by RAY FLEMING l THE millions of people in the United States and Europe and elsewhere who opposed the invasion of Iraq will be tempted to shout “We told you so” at President Bush and Prime Minister Blair on the third anniversary of the start of the war.
Yet even those who believed that the war was wrong in principle, illegal misconceived and inhumane, could not have imagined that the United States and Britain had given so little thought to how they would win the peace. Americans' pathetic belief in what Iraqi expatriates, such as Ahmed Chalabi, told them about the welcome that the US intervention would receive was soon shattered. The reality of a complex, fractured, deeply religious country, was beyond the capacity of American administrators to understand. In one of the crudest and most destructive actions, the Iraq army was disbanded and the country's competent administrative machine, mostly run by Sunnis, was dismissed. Iraq was left without any security force or civil service. When American generals realised that they could not keep the peace with the troops at their disposal and asked for reinforcements, they were refused them by Donald Rumsfeld.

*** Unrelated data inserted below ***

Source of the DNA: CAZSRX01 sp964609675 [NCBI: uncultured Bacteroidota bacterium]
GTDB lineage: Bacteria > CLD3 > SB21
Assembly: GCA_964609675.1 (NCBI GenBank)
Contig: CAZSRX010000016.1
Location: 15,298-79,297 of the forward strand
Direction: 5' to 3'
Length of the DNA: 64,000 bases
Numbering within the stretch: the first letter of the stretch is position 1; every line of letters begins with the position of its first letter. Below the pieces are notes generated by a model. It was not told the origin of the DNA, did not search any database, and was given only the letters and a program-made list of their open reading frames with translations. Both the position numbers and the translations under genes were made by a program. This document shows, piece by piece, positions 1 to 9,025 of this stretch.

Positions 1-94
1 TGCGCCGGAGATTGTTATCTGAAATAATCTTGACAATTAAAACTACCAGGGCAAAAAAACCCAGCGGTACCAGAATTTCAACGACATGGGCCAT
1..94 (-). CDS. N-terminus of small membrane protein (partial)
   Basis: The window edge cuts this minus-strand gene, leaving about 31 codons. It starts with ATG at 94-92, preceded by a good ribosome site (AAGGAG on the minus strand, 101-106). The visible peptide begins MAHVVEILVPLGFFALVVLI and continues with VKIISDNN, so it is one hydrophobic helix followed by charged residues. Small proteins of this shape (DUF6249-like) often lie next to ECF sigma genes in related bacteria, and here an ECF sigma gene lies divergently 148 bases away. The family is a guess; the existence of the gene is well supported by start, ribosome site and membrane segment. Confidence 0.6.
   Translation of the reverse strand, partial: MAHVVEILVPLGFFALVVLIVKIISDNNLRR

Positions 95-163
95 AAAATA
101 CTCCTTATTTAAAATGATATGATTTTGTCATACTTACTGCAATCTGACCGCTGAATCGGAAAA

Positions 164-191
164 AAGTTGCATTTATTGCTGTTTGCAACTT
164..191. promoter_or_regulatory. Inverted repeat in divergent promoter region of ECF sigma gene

The standard response to criticism of this kind is that democratic processes have been established in Iraq and widely welcomed by its people. There is some truth in this and, logistically, it has been a considerable achievement. But what escapes President Bush and, it seems, Mr Blair is that those who go to the polls vote only for their own religious representatives, not for a national government. That is why there is a parliament that never meets and a theoretical government that has no members.
The prospect that a Shia will ever vote for a Sunni, or a Sunni for a Shia, or either for a secularist, is distant. Nor is it likely that any long-term, stable structure of government can be created from among the elected Shias, Sunnis and Kurds. A rickety government may be patched together under pressure from the American Ambassador in Baghdad but it will not survive the first crisis. Meanwhile the insurrection continues and may grow and spread beyond Iraq's boundaries. The inane pretensions of George W Bush are fully exposed and others will have to live with their dire consequences.